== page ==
[This is significant across a number of points. Firstly, in contrast to the European leadership claimed wisdom, the IMF clearly links banking crisis not just to sovereign crisis, but to the real economy, and these links follow not just balance sheet line, but the line of private sector debts. Secondly, the IMF clearly believes that private sector debt overhang is a core structural problem and has contagion implications across the entire system. EU leaders, even in countries heavily impacted by debt overhang, like Ireland, are solely obsessed with banks balance sheets (less) and sovereign finances (more).]
"Much has been done to address these challenges… Nevertheless, financial stability has not been assured. Recent Financial Sector Assessment Program (FSAP) assessments of individual EU member states have noted remaining vulnerabilities to:
- stresses and dislocations in wholesale funding markets;
- a loss of market confidence in sovereign debt;
- further downward movements in asset prices; and
- downward shocks to growth."
"These vulnerabilities are exacerbated by
- the high degree of concentration in the banking sector;
- regulatory and policy uncertainty; and
- the major gaps in the policy framework that still need to be filled."
"The SSM—while critically important––represents only one of a number of crucial steps that need to be taken to fill key gaps in the EU’s financial oversight framework.
- "As crisis tensions abate, it is important that the implicit unlimited sovereign guarantees in place for the last several years be effectively removed through affirmation and implementation of the principle that institutions with solvency problems must be resolved." [Note: in Ireland's case once again there is a departure from this principle - we are, simply put, not resolving insolvent institutions presence in the market. Instead, we are continuing to deleverage and consolidate the insolvent banking sector at the expense of its future viability and current borrowers and non-financial companies requiring credit. Resolving insolvency - especially after 4.5 years of supports - requires shutting down insolvent banks. That would de facto mean survival of the Bank of Ireland and significantly slimmed down AIB. And that's all. None else. We are far, far away from the Government even considering such an action, which means that the zombified banking sector will continue extract excessive rents out of stressed borrowers and businesses in this country for years to come all to dress up the banking sector 'stabilisation' whilst achieving no structural resolution of the crisis.]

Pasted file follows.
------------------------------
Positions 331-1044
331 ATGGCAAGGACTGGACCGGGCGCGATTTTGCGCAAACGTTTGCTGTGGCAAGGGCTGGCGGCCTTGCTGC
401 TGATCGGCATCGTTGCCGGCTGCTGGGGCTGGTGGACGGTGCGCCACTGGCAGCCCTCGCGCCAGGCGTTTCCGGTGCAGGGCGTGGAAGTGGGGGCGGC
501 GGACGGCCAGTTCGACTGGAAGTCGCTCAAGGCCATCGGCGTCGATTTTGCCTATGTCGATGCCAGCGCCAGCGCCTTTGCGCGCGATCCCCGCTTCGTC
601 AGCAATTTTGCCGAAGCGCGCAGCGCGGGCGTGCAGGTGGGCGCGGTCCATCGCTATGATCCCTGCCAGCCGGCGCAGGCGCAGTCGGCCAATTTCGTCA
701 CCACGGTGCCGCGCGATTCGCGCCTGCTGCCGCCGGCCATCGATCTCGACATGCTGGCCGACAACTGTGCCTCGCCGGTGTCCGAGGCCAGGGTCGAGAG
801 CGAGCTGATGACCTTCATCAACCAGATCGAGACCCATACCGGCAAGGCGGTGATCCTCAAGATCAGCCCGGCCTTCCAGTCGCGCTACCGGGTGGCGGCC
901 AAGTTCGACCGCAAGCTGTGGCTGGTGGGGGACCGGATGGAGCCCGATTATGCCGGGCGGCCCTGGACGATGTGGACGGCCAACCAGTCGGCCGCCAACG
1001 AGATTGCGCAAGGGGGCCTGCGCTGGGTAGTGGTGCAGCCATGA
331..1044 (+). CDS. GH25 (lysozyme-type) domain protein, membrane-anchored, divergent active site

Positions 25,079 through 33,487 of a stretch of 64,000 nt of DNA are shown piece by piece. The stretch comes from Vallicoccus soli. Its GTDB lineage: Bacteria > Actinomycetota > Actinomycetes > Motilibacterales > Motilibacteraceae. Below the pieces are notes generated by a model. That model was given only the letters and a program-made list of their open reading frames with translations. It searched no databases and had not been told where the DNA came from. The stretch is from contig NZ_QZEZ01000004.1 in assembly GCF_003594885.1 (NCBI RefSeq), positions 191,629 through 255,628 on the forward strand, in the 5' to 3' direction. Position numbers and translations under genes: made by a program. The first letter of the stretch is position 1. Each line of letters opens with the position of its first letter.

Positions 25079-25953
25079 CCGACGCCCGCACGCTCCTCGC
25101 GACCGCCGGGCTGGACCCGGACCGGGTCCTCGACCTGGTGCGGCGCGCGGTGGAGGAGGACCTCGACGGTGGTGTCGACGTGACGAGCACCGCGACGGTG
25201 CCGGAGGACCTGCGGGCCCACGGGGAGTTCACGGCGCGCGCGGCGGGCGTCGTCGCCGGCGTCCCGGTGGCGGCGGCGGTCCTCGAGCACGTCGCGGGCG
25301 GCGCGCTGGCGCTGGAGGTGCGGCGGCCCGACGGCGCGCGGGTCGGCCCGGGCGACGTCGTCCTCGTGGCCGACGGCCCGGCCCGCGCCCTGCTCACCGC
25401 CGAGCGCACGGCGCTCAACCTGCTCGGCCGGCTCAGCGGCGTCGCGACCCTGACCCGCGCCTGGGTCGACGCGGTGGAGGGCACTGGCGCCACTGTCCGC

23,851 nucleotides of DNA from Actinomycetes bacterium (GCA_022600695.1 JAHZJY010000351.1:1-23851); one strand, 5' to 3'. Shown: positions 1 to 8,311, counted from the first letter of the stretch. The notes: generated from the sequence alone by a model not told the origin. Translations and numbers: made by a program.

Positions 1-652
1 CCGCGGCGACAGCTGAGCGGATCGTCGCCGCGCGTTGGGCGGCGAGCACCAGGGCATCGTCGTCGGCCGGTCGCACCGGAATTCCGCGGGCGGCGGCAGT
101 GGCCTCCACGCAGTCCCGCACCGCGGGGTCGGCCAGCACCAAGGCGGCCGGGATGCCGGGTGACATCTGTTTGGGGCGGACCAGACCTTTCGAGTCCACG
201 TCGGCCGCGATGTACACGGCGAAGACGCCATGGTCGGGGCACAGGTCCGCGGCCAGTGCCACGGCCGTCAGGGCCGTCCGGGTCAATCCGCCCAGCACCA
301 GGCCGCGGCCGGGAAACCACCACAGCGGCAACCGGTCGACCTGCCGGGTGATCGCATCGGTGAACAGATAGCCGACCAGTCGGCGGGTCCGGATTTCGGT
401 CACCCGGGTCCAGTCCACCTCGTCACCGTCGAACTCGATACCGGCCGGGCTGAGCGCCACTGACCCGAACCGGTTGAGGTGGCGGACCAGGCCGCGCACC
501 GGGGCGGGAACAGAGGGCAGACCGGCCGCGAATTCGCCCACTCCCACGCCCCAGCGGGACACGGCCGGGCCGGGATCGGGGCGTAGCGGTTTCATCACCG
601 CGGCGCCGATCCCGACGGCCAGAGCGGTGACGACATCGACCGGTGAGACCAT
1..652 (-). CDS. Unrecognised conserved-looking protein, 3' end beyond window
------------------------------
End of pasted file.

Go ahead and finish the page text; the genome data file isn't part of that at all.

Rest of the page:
- "The Single Resolution Mechanism (SRM) should become operational at around the same time as the SSM becomes effective. Resolution should aim to minimize costs to taxpayers, as well as to deposit insurance and resolution funds, without disrupting financial stability." [The sheer nonsense of this statement is exposed by the core EU authorities insistence that ESM will not apply retrospectively. In other words, the ESM will be a promise of a miracle cure to the dying patient contingent of the patient surviving for a number of years required to devise the cure. And the same applies to the last two points below.]
- "This should be accompanied by agreement on a time-bound roadmap to set up a single resolution authority, and common deposit guarantee scheme (DGS), with common backstops."
- "Guidelines for the ESM to directly recapitalize banks need to be clarified as soon as possible, so that it becomes operational as soon as the SSM is effective."
So here you go, folks, per IMF, there's an ambulance to help the injured, but currently it exists only on the paper and even as such it is still pretty much unworkable. Good luck with setting up that triage, mates.